KParts is a non-unique concept implemented pragmatically, leading to KDE devs actually using it.

The entire framework, from querying, instantiating and integrating KParts is optimised for the common case, ie shared libraries used in-process on the local machine, which means it's easy to learn and use.

Other attempts such as Bonobo and the erstwhile KOM/OpenParts were designed for maximum flexibility but didn't catch on because they made developers' lives difficult for these common cases.

Re:Kontact is cool. (1)

synnthetic (103582) | more than 5 years ago | (#26675169)

About your sig..

Cedar Falls got lucky with fiber years ago.. PA is lucky to have DSL in the rural spots.. after the whole Adelphia thing.

Re:Kontact is cool. (1)

synnthetic (103582) | more than 5 years ago | (#26675193)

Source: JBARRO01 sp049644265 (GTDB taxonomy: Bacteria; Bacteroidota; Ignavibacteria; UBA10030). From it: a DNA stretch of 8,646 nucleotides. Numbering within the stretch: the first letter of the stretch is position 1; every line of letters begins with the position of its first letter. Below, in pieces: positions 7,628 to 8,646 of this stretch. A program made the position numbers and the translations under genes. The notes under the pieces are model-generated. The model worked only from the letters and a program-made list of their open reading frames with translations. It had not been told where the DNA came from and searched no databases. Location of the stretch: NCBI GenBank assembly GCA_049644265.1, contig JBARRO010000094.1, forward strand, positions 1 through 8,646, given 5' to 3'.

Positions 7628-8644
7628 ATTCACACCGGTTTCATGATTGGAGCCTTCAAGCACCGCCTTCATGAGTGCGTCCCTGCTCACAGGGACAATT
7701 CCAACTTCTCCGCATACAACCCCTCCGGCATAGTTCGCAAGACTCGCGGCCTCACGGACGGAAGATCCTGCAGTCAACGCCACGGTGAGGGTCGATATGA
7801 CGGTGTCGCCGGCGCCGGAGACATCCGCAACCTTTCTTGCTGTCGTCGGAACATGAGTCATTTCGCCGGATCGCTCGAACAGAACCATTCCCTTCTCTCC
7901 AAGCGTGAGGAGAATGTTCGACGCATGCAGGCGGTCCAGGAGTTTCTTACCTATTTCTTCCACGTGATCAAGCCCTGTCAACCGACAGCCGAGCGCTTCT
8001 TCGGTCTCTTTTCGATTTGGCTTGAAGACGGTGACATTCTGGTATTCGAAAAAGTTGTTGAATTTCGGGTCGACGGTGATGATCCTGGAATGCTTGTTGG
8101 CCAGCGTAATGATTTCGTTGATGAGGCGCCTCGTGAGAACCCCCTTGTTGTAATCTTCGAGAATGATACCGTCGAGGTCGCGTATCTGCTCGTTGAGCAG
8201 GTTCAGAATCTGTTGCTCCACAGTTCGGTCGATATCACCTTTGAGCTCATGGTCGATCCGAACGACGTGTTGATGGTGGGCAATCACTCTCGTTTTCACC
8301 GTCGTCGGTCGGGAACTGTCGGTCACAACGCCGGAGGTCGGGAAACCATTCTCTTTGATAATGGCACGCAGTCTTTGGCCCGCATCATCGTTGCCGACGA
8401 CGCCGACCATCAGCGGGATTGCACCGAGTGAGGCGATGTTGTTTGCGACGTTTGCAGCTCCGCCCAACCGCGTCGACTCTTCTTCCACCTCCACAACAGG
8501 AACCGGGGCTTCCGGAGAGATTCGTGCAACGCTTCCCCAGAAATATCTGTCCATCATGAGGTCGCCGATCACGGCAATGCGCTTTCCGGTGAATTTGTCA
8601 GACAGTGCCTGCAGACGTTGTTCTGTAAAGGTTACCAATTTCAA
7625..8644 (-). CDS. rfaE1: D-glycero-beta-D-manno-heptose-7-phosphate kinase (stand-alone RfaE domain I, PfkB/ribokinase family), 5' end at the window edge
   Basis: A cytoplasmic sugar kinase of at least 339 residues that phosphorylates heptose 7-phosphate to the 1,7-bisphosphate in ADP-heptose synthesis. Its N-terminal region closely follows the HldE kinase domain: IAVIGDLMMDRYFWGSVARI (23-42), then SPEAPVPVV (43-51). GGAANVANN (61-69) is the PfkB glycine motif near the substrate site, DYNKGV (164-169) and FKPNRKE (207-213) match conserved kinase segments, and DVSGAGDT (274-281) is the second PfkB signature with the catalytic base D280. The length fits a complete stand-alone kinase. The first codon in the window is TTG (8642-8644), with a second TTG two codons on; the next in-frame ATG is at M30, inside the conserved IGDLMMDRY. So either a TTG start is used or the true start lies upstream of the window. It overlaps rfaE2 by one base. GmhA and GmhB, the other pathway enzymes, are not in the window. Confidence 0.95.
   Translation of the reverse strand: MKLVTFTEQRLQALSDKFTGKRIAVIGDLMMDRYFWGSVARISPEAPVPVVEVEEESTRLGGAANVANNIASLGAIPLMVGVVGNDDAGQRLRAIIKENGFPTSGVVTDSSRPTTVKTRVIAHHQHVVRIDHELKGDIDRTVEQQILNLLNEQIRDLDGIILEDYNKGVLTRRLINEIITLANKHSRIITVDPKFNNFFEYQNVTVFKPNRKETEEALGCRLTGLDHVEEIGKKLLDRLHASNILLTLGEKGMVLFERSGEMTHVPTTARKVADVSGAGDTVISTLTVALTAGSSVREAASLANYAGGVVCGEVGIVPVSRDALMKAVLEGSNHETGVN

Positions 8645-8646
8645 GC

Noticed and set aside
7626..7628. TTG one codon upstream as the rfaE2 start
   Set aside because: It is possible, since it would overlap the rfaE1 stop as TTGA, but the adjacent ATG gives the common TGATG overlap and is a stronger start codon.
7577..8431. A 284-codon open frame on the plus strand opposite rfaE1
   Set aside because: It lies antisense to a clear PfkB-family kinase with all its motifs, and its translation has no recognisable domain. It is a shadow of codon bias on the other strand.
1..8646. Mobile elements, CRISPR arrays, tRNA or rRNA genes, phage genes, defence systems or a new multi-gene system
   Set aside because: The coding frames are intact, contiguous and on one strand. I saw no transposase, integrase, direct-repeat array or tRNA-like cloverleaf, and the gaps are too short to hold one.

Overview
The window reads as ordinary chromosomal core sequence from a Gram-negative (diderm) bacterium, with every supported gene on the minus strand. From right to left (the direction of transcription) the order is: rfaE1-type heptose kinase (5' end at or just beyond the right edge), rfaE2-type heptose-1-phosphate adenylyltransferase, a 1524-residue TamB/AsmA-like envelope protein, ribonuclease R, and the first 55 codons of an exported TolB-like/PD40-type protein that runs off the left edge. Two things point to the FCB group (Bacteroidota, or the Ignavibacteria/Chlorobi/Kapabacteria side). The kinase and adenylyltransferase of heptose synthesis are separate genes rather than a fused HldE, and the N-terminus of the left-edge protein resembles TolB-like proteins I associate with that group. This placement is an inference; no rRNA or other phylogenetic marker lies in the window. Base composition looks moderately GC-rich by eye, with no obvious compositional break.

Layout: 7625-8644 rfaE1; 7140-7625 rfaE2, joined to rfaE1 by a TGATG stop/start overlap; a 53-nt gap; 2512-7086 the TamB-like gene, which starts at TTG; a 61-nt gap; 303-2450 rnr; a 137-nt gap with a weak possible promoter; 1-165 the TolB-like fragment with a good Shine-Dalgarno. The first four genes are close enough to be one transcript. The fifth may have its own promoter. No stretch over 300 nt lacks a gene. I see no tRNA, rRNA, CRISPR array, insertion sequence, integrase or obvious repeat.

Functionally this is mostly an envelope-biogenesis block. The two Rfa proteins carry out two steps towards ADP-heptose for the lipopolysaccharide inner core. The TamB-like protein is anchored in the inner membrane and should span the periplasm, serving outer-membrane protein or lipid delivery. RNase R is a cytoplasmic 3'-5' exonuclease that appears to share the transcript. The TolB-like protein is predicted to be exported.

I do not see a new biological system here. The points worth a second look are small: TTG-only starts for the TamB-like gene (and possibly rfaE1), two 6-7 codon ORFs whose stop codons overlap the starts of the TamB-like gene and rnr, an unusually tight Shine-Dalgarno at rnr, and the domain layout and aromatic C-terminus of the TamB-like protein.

err.. Fairfield, IA. Close enough. Point is.. Iowa had some awesome state laws that let communities jump ahead years ago.

But can they make it suck as much? (1, Funny)

Anonymous Coward | more than 5 years ago | (#26674671)

It is nice to emulate Exchange, but raising it to the level of suk that MS achieves would be a labor of decades.

(You gonna mod this troll or funny? Huh? What ya gonna do, boy?)

--
open source governance [metagovernment.org]

Re:But can they make it suck as much? (-1, Offtopic)

Anonymous Coward | more than 5 years ago | (#26674825)

I modded it Overrated. In your FACE!

Re:But can they make it suck as much? (0, Flamebait)

palegray.net (1195047) | more than 5 years ago | (#26675077)

You're still at -1 Troll, boyeeeeeee.

It's Change We Can Belive In (-1, Troll)

Anonymous Coward | more than 5 years ago | (#26674745)